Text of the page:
Ski resorts feel the pinch, with the lockdown's price tag hitting steep heights.

"Probably close to $90 million just for the 50 resorts in the province," said Ontario Ski Resorts Association's president, Kevin Nichol.

Nichol says that for the first time in 30 years, the industry may have to look to the government for a bailout to survive.

He says 9,000 jobs were lost before Christmas.

"Our protocols were working well, and then all of a sudden the government has decided that they don't want us to operate," Nichol says he feels the ski industry was singled out.

"The fact that we're the only jurisdiction in North America not skiing right now, and we worked side by side with all the other regions and developed all the same procedures... and yet, here we are in Ontario. I don't know why we are being treated differently," he says.

Some resorts are looking at other options to remain open. Snow Valley offers snowshoeing, but even so, owner John Ball says time is running out to recover long-term.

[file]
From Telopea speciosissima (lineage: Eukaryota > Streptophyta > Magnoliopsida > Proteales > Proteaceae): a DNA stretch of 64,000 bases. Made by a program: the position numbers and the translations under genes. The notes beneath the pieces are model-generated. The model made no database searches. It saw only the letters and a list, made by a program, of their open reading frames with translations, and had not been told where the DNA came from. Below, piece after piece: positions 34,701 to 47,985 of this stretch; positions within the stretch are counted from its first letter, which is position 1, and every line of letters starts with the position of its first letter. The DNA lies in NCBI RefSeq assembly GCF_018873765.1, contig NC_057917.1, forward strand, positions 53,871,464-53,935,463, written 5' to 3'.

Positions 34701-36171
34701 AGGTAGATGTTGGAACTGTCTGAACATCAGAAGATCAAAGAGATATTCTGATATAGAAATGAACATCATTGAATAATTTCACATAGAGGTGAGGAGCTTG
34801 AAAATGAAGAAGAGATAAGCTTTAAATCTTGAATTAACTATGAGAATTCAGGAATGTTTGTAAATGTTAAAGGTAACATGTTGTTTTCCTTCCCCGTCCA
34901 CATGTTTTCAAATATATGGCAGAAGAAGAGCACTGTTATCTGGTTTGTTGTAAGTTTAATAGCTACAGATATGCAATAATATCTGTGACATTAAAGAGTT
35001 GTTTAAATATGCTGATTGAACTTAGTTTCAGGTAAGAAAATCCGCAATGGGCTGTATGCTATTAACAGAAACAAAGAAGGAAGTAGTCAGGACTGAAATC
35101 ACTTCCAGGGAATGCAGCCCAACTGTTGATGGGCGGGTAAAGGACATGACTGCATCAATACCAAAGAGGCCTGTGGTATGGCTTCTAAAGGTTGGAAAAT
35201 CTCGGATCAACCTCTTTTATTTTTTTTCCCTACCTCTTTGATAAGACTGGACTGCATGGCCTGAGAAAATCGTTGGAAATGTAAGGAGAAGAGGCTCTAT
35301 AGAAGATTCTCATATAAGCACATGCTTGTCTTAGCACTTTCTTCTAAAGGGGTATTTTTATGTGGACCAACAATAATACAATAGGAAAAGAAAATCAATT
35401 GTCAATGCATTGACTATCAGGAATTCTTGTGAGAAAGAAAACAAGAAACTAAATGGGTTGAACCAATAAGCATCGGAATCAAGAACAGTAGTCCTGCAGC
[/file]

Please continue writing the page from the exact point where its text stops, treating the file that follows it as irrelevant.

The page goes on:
"If we lift the lockout on the 23rd of January, we're looking at having a 70-day season, which is significantly less than we had before, and it will impact the resort going forward," Ball noted.

At Horseshoe Resort, Jonathan Reid says nordic activities are in full swing, but the resort still faces a significant loss.

"We literally invested hundreds of thousands of dollars in everything from [the] lineup to signage, to outdoor rental centres, and it's all been shut down," he says.

Reid adds that the lack of communication has proved the most challenging. "Do we continue to make snow? Do we continue to invest hundreds of thousands of dollars to open - to get ready on the 23rd? Or do we not?"

With 600 jobs lost at Horseshoe and little direction on moving forward, concerns continue to mount.

The province-wide lockdown is in place until at least Jan. 23, but with Ontario's COVID-19 cases on the rise, the government could extend the restrictions.